The recent rift between Turkey and NATO over the details of the Aegean mission to curb the flow of refugees has been solved, sources from the Foreign Ministry told Daily Sabah. NATO Secretary General Stoltenberg also confirmed the resolution, making its details publicly known
A recent difference of opinion between Ankara and NATO on the organization's Aegean mission to stop smuggling boats in an attempt to curb the flow of refugees has been solved, sources from the Foreign Ministry told Daily Sabah.
The sources inside the Foreign Ministry told Daily Sabah that the problem has ended and a resolution was reached after reports in the international media claimed that Ankara and NATO fell out regarding NATO cruises patrolling in the Aegean Sea. Ankara reportedly asserted that NATO cruises should be demilitarized and Greek naval ships shall not violate Turkish borders.
NATO Secretary General Jens Stoltenberg also made a statement regarding the issue and revealed the items of the agreement. According to Stoltenberg's statement, NATO naval forces will only be conducting exploration and inspection operations.
"NATO's task is not to turn back the boats," the NATO chief said, while adding that its vessels had a responsibility to rescue people in distress at sea, as does any boat under international law. "In case of rescue of persons coming via Turkey, they will be taken back to Turkey," Stoltenberg added.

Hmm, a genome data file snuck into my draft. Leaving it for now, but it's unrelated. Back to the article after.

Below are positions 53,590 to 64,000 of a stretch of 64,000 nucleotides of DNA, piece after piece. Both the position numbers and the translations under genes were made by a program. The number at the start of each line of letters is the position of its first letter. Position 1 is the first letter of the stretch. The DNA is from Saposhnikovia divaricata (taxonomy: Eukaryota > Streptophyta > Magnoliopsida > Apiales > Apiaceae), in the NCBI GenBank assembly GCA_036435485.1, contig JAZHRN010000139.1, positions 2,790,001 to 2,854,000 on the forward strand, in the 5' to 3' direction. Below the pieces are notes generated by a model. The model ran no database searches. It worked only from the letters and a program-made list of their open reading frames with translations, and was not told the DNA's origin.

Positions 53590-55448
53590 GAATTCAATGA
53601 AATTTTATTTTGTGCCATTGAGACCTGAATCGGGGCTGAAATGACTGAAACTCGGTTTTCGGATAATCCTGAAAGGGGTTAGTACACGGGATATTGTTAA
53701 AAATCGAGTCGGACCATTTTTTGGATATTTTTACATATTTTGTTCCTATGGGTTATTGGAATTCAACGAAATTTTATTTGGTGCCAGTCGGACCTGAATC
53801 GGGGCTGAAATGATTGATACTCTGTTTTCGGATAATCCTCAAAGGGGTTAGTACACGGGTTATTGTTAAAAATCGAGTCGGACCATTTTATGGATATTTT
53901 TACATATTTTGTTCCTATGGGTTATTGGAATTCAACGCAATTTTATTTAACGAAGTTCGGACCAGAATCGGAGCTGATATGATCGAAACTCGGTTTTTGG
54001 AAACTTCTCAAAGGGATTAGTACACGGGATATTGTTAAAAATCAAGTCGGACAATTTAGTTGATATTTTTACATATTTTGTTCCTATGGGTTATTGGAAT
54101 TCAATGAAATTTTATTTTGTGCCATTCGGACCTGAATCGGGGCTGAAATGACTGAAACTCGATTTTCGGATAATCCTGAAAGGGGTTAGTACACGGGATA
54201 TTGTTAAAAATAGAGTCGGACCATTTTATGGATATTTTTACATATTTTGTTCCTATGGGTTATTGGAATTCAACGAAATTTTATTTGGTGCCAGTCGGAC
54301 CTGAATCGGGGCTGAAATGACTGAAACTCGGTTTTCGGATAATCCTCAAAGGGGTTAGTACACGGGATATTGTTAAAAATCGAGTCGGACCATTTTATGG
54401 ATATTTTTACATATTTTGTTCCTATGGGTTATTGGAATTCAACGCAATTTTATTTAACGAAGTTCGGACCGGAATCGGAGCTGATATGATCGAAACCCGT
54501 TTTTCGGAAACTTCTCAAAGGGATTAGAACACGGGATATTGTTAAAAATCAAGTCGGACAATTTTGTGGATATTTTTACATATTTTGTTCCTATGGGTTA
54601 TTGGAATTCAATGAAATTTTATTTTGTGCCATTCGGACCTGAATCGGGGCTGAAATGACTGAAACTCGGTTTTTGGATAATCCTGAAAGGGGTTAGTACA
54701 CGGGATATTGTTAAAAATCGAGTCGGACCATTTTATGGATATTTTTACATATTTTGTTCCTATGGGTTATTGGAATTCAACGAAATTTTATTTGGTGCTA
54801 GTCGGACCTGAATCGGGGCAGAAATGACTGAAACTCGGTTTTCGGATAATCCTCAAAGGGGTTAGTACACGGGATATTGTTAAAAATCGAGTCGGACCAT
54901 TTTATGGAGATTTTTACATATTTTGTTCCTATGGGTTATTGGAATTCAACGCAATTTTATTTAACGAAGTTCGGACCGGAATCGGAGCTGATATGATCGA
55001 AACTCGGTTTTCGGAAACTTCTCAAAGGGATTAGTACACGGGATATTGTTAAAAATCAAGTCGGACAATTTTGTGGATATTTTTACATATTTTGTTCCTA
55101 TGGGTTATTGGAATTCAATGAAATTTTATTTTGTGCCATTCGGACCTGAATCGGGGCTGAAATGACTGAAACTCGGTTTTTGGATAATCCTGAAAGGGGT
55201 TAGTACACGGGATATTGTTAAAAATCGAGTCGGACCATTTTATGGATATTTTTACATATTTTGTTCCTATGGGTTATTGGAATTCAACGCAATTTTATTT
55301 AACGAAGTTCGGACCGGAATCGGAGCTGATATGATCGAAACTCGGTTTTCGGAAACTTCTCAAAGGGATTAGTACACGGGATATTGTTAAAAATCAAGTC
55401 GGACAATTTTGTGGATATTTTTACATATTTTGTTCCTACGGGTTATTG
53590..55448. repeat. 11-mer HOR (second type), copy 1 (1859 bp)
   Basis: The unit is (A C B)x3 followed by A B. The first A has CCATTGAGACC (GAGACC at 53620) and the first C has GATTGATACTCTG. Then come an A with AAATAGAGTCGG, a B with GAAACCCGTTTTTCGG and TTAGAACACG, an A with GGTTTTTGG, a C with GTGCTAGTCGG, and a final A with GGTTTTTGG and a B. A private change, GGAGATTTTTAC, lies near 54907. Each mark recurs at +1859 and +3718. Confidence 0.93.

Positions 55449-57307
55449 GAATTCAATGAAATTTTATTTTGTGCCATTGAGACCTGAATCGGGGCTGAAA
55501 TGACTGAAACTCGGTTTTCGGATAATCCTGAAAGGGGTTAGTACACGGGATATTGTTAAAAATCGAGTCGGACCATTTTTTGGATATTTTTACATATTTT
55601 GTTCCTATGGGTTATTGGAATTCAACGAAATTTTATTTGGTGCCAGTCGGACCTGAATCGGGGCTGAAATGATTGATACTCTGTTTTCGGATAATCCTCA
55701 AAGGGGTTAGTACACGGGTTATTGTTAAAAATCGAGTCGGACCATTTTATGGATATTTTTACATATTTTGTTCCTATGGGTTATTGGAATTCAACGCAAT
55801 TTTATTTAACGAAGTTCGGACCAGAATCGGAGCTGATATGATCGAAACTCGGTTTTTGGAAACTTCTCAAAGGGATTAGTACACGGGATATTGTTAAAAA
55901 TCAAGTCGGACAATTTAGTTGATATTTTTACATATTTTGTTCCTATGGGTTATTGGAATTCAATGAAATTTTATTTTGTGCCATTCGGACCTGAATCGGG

NATO vessels arrived in the Aegean last week and are carrying out reconnaissance, monitoring and surveillance activities, the NATO chief said. He added that the alliance is also establishing direct links with the European Union's border agency Frontex.
While NATO vessels will be entitled to continue their mission both on Greek and Turkish territorial waters, Turkish and Greek naval ships will not be allowed to cross borders.
There are reportedly two to five NATO vessels conducting operations in the Aegean at present. NATO did not openly say whether the number will increase or stay the same.
Four vessels under German command, including personnel from Canada, Greece and Turkey, were rerouted last week from another part of the Mediterranean Sea, according to NATO officials.
The request for NATO to conduct operations in the Aegean came following the meeting between Prime Minister Ahmet Davutoğlu and German Chancellor Angela Merkel. The two leaders urged NATO to join the fight against illegal immigration and human smuggling. Turkey currently hosts more than 2.5 million refugees and Greece tries to cope with the flow of refugees reaching Greek islands by boat.
Contributing nearly $9 billion to humanitarian aid over the course of the ongoing Syrian crisis, Turkey's aid for Syrian refugees has been 20 times more than the aid received from international organizations, according to AFAD.